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Do as Tikka does – Always have time to stop and enjoy the many flavours of life 🙂

 

Thank you for joining us on our epic road trip around Italy with our dog, Tikka. You can catch up on all our stops on our travel page: Dog-Friendly Travel

Pompeii Pup – Visiting the Roman Ruins | Dog Travel Italy

There are a lot of famous sites in Italy and with only a few weeks to explore a country with so much history and culture it’s hard to pick and choose what to spend time exploring and what you have to add to your ‘next time!’ list. When planning our road trip around Italy with our dog we were ecstatic to learn we could take Tikka to Pompeii with us (small dogs only), it quickly became a ‘this time!’ stop.

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View coming over the mountain to Pompeii with Mt. Vesuvius looming in the background.

It was an amazing day, starting out early by meeting up with some good friends who joined us from England, then driving over a scenic, windy road taking us over the Amalfi coast mountains from Ravello, to descend on Pompeii as the gates were opening. By getting a jump on the crowds we were able to find parking close by, at the Piazza Immacolata entrance and beat the heat. For only a couple Euros we parked in front of a restaurant, listened for a couple minutes about how wonderful the food is there while we paid for the spot, used the washroom and bought some water and some guides.

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Guidebooks and water in hand – ready to explore Pompeii with our dog, Tikka.

Pompeii was an incredible Roman town of 11,000 inhabitants, locked in time by the destruction caused from a neighboring  volcano, Mt. Vesuvius, around 80AD. The spewing ash that erupted from the crater covered the town and preserved the people, structures and even the culture of the Pompeii citizens. Unlike visiting a museum or a smaller heritage site, you are fully immersed in the day to day life of an ancient time as the area is just so huge.

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Unfortunate citizens of Pompeii caught under the smothering blanket of volcanic ash.

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Our little historian.

Walking through the endless streets, you can pop into houses of all social classes and think back to what everyday life was like. Then stroll up a main street to visit the hub of activity at the forum or imagine the games at the amphitheater. There is even a brothel to walk through with a menu of various services painted on the walls for customers to choose from.

That is an incredibly brief run down of what you’ll discover and describing this town and what you’ll find could easily become a novel. Staying on point, this is about bringing your dog along for the visit. The site is extensive and could be exhausting for people and dogs on a hot, overcrowded day. We gave ourselves a 4 hour limit (including a lunch stop) which only scratched the surface but was enough to get a really good overview. It’s a lot of walking and stopping to check things out so not very strenuous on us or Tikka, but going in the middle of summer could drain your mental batteries pretty quickly.

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One of the strays inside the Pompeii ruins, well fed and taking a siesta.

 

Tips for taking your dog with you to Pompeii:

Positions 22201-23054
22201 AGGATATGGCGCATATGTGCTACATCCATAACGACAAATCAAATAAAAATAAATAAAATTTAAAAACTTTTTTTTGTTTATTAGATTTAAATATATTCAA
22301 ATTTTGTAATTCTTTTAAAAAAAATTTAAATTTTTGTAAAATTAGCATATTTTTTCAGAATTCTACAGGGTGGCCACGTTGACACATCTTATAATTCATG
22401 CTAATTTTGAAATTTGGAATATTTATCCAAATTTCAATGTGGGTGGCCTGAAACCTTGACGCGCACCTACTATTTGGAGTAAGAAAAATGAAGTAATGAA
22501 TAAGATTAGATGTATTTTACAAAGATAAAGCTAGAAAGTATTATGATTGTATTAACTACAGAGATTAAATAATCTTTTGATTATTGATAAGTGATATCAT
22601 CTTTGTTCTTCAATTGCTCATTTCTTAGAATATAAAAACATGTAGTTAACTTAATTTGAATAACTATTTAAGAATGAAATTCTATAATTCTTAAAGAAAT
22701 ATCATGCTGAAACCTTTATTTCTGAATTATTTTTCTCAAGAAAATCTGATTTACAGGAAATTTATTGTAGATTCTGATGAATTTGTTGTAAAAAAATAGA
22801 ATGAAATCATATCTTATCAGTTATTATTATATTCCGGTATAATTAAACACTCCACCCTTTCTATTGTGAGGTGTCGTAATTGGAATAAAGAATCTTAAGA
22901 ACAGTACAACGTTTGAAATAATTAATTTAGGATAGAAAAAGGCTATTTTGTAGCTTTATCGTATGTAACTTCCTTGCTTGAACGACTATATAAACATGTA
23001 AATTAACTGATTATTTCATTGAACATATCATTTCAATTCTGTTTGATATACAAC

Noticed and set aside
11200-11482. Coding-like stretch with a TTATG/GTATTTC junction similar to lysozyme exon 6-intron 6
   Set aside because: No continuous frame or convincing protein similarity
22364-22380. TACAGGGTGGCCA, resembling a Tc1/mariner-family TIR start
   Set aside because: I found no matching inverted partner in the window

• Bring water and a travel bowl
  • Dogs are allowed in the food court – eat before 12pm to avoid the lineups and to get a seat.
  • According to the PompeiiSites.org website, you are allowed to bring small dogs, but the guideline is not specific: Animals Big dogs are not allowed within the archaeological area. Animals who are permitted to enter the site need to be held with a leash, and taken in the arms of their owners when entering the buildings. In case visitors run into animals who are alone, please do not approach them.
  • Dogs must be carried inside the houses or closed in areas
  • Be diligent in looking out for strays. We saw 4 or 5 strays and just carried Tikka when we saw one to avoid any contact. This is their territory and respected their space.
  • Go early for less crowds
  • Mid June to Mid September has the highest temperatures – if you go during these weeks, go in the morning and make it a shorter visit

The second part of our day in this area deserves it’s own spotlight – we climbed Mt. Vesuvius and stared down into the belly of the beast that caused all this destruction…check it our here!

You can catch up on Tikka’s dog friendly road trip around Italy on the VanDoggo Travel Page.

 

 

 

 

Snow Day Goes to the Dogs | Dog Photography

Vancouver was hit this year with more snow than usual in the city centre and each time the flakes came down Tikka eagerly awaited going outside to have a good ‘ol romp in the white stuff. Unfortunately being right in the city core, it didn’t build up too much and would turn to slush and then ice faster than she would get her fill.

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Dog Friendly winter trails at Mt. Seymour, Vancouver.

 

It was time to get her up onto one of the local mountains for a proper run in the snow, so we headed up to Mount Seymour on the North Shore for some fun. This area is becoming popular for snowshoers and there is a great little trail system that is dog friendly and very well marked. The paths were well packed down so we skipped the snowshoes this time (but very interested in trying it out soon. Hint.hint…an upcoming post). There were a lot of dogs that had also convinced their owners to take them up the mountain as well, and we were surrounded by pure furry happiness.

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On Squirrel Patrol

 

This mini trip was a bit spur of the moment and we intend to get up there again and spend some more time exploring, take a lunch for the trail and try out those snowshoes. Any tips on snowshoeing with your dog?